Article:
Frank Romeo Jr. is getting a charge out of electric cars these days.
As president of Partner Engineering and Science Inc. in Eatontown, Romeo has been busy working with real estate developers who want to incorporate electric charging stations into their projects across the state.
“In general, there is a larger awareness of the use of electric vehicles and the need to accommodate tenants or patrons who utilize them,” Romeo said. “Currently, electric car charging stations are popping up at retail, restaurant and recreation sites so that your car can charge while you are shopping and eating. This also creates an opportunity for retailers and landlords in that the provision of a charging station, or multiple charging stations, will attract tenants or shoppers for a given period of time.”
Electric cars and the infrastructure needed to support this growing trend is on New Jersey’s real estate radar, partially fueled by Gov. Phil Murphy’s efforts to promote zero emissions.
“In a state like New Jersey, many people take longer commutes and as the number of electric car owners increase, the need for these charging stations will continue to grow,” Romeo said. “Charging stations are being installed in existing centers, again an opportunity to attract shopping or dining patrons, and in office and residential buildings in an effort to attract the sustainability-conscious tenant.”
Since 2016, the state has funded 186 charging stations across the state, with preliminary approval for $3.6 million in grants for 570 additional stations.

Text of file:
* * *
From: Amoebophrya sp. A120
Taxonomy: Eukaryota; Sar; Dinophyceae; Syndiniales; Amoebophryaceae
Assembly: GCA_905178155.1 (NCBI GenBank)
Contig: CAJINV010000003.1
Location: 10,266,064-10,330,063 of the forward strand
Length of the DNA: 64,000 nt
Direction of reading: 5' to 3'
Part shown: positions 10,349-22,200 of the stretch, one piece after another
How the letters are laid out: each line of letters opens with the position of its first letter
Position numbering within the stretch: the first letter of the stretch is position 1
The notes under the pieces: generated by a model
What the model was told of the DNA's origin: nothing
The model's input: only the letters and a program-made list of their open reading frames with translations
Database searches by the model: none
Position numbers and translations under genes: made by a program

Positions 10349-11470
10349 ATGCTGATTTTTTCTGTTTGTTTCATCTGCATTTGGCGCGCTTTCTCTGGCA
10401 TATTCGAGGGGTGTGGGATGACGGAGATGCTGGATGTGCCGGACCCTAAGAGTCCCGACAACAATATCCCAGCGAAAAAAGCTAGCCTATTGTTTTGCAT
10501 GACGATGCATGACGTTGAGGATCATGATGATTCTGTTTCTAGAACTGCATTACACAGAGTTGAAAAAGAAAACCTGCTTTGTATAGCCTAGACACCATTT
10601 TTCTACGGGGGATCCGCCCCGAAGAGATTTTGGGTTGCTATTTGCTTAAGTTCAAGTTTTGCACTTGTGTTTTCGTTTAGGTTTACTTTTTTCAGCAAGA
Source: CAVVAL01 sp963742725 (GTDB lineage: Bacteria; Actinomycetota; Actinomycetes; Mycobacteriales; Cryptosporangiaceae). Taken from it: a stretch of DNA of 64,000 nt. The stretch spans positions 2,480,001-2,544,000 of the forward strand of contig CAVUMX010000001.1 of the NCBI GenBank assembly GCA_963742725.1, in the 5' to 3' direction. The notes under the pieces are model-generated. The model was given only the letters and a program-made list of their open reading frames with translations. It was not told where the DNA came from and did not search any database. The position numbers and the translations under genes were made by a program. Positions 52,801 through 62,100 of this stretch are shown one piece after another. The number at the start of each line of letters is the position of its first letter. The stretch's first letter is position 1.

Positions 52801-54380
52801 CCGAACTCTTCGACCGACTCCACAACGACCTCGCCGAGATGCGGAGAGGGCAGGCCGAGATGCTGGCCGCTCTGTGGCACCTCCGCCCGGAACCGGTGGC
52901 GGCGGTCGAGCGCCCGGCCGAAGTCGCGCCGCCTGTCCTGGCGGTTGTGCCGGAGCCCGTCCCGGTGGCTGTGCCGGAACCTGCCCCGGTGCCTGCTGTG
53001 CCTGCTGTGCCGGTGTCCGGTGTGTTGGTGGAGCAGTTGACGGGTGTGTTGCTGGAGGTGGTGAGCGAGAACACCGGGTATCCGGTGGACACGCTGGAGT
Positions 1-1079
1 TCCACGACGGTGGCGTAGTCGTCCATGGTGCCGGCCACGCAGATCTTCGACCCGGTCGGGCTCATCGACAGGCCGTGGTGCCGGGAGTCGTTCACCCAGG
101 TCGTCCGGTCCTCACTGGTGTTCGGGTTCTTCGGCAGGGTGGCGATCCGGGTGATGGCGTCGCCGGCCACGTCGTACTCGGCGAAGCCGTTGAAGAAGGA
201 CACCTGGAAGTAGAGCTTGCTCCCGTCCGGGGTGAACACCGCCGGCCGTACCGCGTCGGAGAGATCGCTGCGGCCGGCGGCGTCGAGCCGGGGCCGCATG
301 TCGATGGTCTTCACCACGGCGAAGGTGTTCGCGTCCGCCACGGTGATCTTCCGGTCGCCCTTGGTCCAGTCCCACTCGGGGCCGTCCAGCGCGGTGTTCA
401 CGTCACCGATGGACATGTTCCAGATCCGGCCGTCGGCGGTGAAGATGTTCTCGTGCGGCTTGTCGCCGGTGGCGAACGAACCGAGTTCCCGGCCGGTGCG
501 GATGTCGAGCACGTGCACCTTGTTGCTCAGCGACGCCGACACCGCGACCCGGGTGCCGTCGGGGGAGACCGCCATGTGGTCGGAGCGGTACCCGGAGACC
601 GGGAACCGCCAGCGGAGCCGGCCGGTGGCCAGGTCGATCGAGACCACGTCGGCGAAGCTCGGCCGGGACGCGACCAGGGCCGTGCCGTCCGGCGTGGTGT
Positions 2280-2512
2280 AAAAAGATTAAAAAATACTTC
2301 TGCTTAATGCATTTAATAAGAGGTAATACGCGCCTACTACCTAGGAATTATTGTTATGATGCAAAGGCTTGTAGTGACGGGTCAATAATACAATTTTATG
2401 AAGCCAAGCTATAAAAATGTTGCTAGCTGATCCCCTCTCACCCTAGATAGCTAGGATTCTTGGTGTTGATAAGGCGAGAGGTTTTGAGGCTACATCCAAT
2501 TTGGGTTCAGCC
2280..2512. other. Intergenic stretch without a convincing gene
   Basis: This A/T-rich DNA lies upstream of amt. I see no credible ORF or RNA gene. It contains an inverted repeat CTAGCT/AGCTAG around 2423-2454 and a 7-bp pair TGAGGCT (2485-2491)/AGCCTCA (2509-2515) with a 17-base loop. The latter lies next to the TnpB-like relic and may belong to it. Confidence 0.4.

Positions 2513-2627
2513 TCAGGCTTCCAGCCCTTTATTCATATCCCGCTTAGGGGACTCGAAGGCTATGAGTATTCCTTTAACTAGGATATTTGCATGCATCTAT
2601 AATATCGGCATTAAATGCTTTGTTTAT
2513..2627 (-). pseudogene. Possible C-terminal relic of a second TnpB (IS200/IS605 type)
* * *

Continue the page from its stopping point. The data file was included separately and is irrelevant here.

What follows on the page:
As of December, there were 15,685 electric vehicles registered in New Jersey – up from just 535 in 2012, according to the New Jersey Department of Environmental Protection.
Mack-Cali Realty Corp. CEO Michael DeMarco said his company has installed the electric charging stations in six of its properties throughout the state, with another 10 in the works. The properties include both resident and commercial projects.
“As we redesign buildings, we’re adding them where we can find the space,” DeMarco said. “It’s pretty economical as people gravitate more and more to this. We put them wherever we think it’s appropriate. You think about it the way you think about any sustainability project. How do you make things more economically sound for the future?”
The cost of installing the stations depends on the infrastructure already in place, said DeMarco, with costs ranging from under $50,000 to as much as $250,000.
The NJDEP has been full-steam ahead in promoting electric car use through a number of initiatives and been encouraging employers to make workplaces “electric vehicle-ready” with programs like the “It Pay$ to Plug in” grant program, which offers incentives to workplaces who install charging stations.